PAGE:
When one thinks about raising awareness for sex trafficking victims, symposiums or academic papers usually come to mind. However, senior interdisciplinary studies major Alexia Petasis wants to address important social justice issues through a different forum: dance. Petasis has been interested in dance since she was young, but it was in college that her interest in advocating for social equity and women’s issues began. She decided to use her individualized studies major (with a concentration in choreography) to merge these two passions and is dedicating her senior capstone project to raising awareness of human trafficking in the United States with a dance performance that she choreographed.
Petasis, a dance minor, recruited four fellow dancers for this project, and their rehearsal began during this past winter break. She has been working on this capstone for a year, though the idea for the project began two years ago when she was volunteering with The Samaritan Women — a Baltimore City organization that serves victims of domestic human trafficking. Through this volunteer work, Petasis learned that the majority of women being trafficked were from the United States, which inspired her project.
As for her choice to use dance on this project, she felt that dance is perfect for portraying the victims and survivors of trafficking in a sympathetic way, saying that “dance can create and portray stories that are sometimes really nuanced and complex to an audience and to build that empathy with communities that the audience may or may not identify with.” Petasis adds that “dance has the ability to create a community,” and she explains that the dancers and the audience are all equally invested in the story on stage and that the role of the audience is to listen.
Jess Myers, the Director of the Women’s Center and an advisor on Petasis’s project, personally experienced this phenomenon last year, when she saw Petasis’s choreographed dance based around the experiences of a sexual assault survivor. She was moved by a particular scene where the perpetrator turns their back to the victim. “For me, having done so much work around sexual violence and supporting survivors, it’s not often where I feel emotional about the work anymore,” Myers says. “But it was the first time I felt emotion about it in a long time … It felt very compelling and important.”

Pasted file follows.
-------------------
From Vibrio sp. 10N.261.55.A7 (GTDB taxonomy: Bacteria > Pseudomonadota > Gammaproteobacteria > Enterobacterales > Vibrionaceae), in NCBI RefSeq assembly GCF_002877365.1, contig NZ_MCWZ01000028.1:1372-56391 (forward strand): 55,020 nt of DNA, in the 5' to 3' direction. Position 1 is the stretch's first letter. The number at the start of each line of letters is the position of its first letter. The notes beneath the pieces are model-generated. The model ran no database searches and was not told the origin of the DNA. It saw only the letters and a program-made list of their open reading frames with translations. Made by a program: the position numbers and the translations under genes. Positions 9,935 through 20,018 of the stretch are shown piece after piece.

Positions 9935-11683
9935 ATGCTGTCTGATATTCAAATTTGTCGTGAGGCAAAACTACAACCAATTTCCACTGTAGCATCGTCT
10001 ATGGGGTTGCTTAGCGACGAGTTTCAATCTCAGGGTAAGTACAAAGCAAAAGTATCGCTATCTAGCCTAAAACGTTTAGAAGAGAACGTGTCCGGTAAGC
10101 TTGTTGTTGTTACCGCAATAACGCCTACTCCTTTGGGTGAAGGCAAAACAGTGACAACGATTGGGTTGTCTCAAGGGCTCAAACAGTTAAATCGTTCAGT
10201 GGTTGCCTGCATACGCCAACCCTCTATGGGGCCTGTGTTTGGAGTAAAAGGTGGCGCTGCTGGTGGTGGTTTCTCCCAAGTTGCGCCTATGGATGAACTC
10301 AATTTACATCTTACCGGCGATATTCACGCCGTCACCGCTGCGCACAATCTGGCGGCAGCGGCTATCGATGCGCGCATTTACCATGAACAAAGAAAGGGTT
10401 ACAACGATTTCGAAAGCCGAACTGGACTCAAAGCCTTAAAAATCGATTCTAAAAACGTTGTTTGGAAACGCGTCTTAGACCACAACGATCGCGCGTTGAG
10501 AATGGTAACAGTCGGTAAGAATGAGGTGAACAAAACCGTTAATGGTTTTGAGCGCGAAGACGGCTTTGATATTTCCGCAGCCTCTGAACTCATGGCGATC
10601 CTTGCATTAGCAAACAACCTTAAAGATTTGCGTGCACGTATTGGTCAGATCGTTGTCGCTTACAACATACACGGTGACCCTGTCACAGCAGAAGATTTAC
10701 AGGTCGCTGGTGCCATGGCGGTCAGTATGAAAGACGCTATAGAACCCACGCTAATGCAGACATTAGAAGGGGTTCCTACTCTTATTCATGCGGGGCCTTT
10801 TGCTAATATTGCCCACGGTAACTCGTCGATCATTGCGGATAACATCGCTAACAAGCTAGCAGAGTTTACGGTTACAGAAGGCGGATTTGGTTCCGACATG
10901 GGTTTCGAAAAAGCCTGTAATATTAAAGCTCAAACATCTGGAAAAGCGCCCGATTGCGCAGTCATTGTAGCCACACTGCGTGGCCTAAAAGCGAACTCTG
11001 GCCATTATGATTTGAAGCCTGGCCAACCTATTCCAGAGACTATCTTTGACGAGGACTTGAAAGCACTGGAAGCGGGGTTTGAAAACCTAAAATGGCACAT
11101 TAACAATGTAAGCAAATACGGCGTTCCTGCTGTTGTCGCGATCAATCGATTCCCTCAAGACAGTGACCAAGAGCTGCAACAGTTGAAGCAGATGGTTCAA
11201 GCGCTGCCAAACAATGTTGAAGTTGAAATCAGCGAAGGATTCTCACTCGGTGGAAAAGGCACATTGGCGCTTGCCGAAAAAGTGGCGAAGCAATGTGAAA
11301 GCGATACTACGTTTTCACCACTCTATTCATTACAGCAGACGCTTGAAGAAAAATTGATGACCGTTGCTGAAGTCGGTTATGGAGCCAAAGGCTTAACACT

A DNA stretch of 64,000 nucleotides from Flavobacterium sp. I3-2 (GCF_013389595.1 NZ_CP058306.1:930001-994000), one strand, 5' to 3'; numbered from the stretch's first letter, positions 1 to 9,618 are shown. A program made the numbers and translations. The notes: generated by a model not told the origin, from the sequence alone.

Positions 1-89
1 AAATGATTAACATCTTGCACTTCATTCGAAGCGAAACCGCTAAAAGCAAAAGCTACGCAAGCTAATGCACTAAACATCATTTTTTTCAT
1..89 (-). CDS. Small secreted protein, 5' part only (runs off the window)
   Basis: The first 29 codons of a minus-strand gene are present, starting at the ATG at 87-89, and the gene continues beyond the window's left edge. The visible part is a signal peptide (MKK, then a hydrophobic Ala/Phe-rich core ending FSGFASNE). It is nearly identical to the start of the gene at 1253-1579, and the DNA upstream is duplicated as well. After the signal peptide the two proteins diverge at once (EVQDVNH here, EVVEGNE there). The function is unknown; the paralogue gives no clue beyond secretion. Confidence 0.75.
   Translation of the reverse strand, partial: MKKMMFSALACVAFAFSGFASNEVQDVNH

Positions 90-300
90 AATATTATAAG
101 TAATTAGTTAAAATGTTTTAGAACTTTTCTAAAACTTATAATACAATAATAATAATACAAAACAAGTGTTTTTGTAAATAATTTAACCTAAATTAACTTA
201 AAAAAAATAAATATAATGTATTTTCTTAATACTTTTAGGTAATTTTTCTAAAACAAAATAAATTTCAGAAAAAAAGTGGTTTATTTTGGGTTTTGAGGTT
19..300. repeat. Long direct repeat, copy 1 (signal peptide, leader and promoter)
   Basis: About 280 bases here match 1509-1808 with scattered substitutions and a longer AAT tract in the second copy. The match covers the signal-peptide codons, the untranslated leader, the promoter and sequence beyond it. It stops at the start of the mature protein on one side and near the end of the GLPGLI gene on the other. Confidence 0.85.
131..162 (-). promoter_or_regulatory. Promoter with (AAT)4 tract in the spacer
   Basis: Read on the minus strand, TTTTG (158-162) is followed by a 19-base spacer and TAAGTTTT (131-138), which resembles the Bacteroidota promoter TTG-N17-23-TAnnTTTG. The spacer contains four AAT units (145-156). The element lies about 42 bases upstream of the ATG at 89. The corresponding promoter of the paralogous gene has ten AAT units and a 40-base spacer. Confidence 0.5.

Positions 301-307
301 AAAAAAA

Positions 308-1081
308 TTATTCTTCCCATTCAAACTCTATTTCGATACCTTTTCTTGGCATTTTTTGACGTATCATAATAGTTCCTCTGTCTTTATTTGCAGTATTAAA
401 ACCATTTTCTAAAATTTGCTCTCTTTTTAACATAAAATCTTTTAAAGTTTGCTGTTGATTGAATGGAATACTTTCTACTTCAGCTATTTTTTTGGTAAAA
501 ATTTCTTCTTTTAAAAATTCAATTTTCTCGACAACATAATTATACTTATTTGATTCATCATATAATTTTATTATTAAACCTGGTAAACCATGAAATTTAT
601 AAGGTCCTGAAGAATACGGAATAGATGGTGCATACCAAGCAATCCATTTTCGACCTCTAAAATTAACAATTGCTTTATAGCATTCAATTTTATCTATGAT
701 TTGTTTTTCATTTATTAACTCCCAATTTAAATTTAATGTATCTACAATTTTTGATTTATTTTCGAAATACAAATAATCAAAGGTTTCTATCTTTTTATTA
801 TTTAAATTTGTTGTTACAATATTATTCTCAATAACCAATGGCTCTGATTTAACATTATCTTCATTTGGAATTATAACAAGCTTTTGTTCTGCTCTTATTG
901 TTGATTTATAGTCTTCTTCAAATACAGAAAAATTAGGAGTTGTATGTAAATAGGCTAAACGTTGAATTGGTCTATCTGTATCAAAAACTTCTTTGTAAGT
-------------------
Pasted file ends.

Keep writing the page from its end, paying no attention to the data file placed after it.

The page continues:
Petasis hopes this project can not only show why we need to be compassionate to the victims but push for compassionate laws. “Not being a dancer myself, it has been really cool to be on this journey with her to learn about different skill sets and just the strengths people can use to do social justice work,” Myers emphasized, “So everybody should come!”
“Becoming Survivor: Understanding Human Trafficking Through Dance” will be performed on March 1 at 5:15 p.m. in Room 337 of the Performing Arts Building. There will be a panel featuring Petasis and several prominent members of the community afterward: Kay Chernush, President and Director of ArtWorks for Freedom, an organization that promotes art to raise awareness about modern-day slavery and human trafficking; Barbara Amaya, an author, survivor and advocate; and Mia Rickenbach, a UMBC student that uses art for social justice causes. This event is being sponsored by the Women’s Center as part of their Women’s History Month program calendar beginning on March 1. In the end, though, Petasis only wants one thing for anyone that comes to see her piece: “Now that we have all [become] aware of this [issue] we all have the duty to see what each of us as individuals can do moving forward.”